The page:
Discussion in 'Other Mental Health Issues' started by It'sJaz, Aug 2, 2016.

  1. It'sJaz

    It'sJaz Junior Member

    I experience hallucinations quite often. They are usually visual but sometimes audible, and most of the time I can't tell they're not real until I mention it and no one sees what I'm seeing. I've always had them as far as I can remember.

    Does anyone else experience them? How often/how bad are they?
  2. John Snort

    John Snort Junior Member

    I had auditory hallucinations a few years back. I'd hear people talking or some other sounds which other people didn't hear but the problem went away on its own. For other hallucinations, visual hallucinations, to be specific, one needs to see their doctor because these hallucinations could actually have a negative impact on your day-to-day life. Your friends could believe you are going crazy . . .
  3. SouthernMom

    SouthernMom Junior Member

    I sometimes have audible hallucinations but never visual ones. I have had audible ones since I was a child. I think that if you are experiencing visual hallucinations, you should talk to a doctor about it.

    I agree with John, this can really have a negative impact on your day-to-day life.
  4. kgord

    kgord Junior Member

    Well experiencing hallucinations is beyond anxiety. I think it is important to consult a mental health professional. It is just one of the things that you may really need to be on medication for. There is no need to suffer alone. It is just one of the things that you can get.asisstance for. Consulting with a mental health pro is just one of the ways that you can make sure that you get the right treatment regimen. It is nothing to play around with.
  5. It'sJaz

    It'sJaz Junior Member

    Yes, I know it's not anxiety as I have other mental issues as well. I have already talked to a doctor about it along with my other problems, but they didn't say much about it. It's fine though, I don't have any friends to think I'm crazy, and I've learned to cope with it over time. I have been having them for quite some time now.
  6. kelden

    kelden Junior Member

    I had hallucinations when I was a teenager, both auditory and visible ones. But only when I abruptly wake up or drowsy, but also suffered Night terrors. My guess is that it only manifests after getting pretty anxious. Now that I'm an adult, I don't have these kinds of hallucinations anymore, but strangely, my dreams became more intense and occurs more often than ever before.
  7. Alex

    Alex Senior Member

    Is this a side effect of a medication or something you are taking? I know that some medications can create hallucinations, or if you mix it with something say a herbal remedy, weed, alcohol or another stimulant. I would check with a doctor or health professional if that's the case and if you aren't taking anything as well.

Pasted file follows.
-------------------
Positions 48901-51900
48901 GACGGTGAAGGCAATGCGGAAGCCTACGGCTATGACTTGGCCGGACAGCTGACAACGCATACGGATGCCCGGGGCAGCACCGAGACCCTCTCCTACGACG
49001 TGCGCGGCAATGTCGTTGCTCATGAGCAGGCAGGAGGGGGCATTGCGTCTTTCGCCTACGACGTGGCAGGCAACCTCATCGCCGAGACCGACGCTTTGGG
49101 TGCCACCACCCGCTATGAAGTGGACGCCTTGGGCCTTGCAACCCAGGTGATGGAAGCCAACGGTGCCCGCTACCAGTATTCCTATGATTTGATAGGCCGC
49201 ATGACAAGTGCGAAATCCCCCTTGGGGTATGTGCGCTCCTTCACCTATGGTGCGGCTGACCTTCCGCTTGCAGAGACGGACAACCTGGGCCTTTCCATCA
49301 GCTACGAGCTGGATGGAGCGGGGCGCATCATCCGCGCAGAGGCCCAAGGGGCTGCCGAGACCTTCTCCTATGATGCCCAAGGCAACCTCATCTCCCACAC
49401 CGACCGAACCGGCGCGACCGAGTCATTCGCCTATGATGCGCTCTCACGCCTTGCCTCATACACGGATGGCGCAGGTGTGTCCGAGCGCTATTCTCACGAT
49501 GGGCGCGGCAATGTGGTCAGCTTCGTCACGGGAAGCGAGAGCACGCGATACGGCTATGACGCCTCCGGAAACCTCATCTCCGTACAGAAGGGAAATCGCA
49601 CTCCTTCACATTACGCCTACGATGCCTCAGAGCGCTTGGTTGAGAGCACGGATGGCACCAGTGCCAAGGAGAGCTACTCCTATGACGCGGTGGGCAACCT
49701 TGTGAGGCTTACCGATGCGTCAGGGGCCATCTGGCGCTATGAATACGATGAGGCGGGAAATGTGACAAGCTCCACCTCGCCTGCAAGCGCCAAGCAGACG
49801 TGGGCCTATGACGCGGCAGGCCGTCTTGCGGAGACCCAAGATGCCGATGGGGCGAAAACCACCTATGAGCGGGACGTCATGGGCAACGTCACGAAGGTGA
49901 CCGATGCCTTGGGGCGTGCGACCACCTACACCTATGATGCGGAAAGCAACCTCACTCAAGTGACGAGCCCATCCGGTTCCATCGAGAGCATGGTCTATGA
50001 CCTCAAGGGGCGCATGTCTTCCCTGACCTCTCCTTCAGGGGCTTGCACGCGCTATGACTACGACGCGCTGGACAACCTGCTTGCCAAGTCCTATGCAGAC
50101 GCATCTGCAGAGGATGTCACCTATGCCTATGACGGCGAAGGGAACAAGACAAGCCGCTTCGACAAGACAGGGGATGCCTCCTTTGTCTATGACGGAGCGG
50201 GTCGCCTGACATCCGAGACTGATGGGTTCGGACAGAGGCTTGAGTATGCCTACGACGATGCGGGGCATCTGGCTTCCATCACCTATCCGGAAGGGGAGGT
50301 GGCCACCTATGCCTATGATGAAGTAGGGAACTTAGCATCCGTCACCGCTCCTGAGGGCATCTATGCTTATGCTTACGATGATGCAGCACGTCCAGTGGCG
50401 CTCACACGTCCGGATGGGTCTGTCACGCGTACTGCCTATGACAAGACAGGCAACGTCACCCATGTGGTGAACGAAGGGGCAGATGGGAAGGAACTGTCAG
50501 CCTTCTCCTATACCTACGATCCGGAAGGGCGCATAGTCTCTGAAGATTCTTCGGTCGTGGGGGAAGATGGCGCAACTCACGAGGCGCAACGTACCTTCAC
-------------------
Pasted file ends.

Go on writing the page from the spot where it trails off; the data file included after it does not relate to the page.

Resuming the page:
Medication can make your mind fuzzy and you see and hear things in a different way, if that's the case they should change your medication.
  8. It'sJaz

    It'sJaz Junior Member

    kelden Usually I get them more often when I'm anxious too. I don't have very vivid dreams though, at least I can't remember them.

    Alex No, I have never taken any medication, or drugs or alcohol for that matter. I'm not sure what is causing them but it looks like the only likely explanation is a symptom of something else.
  9. woodpeck

    woodpeck Junior Member

    I get really wild visual snow and bubbling and rippling of the world around me, especially on flat patterned surfaces. I spoke to my partner about it and he said he gets it too, but only since he overdosed on an experimental hallucinogenic..... :confused: I've had it all my life and never touched drugs. I might mention it to my counsellor? But I really don't want to be put on any type of drugs - I have a severe medical phobia.
  10. It'sJaz

    It'sJaz Junior Member

    woodpeck That description sounds familiar but I can't remember where I've come across it before. Same here, I try to avoid taking medication whenever possible. If it's not interfering with your daily life, maybe you don't have to get help for it.
  11. sidney

    sidney Junior Member

    That is odd though if you don't take drugs or meds and yet you still have hallucinations. I read that it can be a symptom of dementia, Alzheimer's or Parkinson's disease or Schizophrenia, but since your doctor seems to not have detected that then I assume they think that it's nothing serious.
  12. It'sJaz

    It'sJaz Junior Member

    I didn't really talk about it with a doctor, or rather they didn't talk much about it. I'm guessing it's something undiagnosed, but since I'm not seeing a doctor regularly anymore, I'll leave it be as it's manageable enough.
  13. Jasmin Cottontail

    Jasmin Cottontail Active Member

    I remember the time when I experience hallucinations and that was just when I had an operation with my appendix. As far as I can remember, the nurses gave me Valium because of the pain that I'm feeling so I can calm down and fell into deep sleep. I've been seeing things for days then and only figuring out that they don't exist after a few hours. Now I'm having difficulties distinguishing dreams into reality, and I don't know if I'm also hallucinating or it's just the side effect of the drug. Well that was a long time ago and not sure if it still has effects on me.
  14. Sweed1

    Sweed1 Member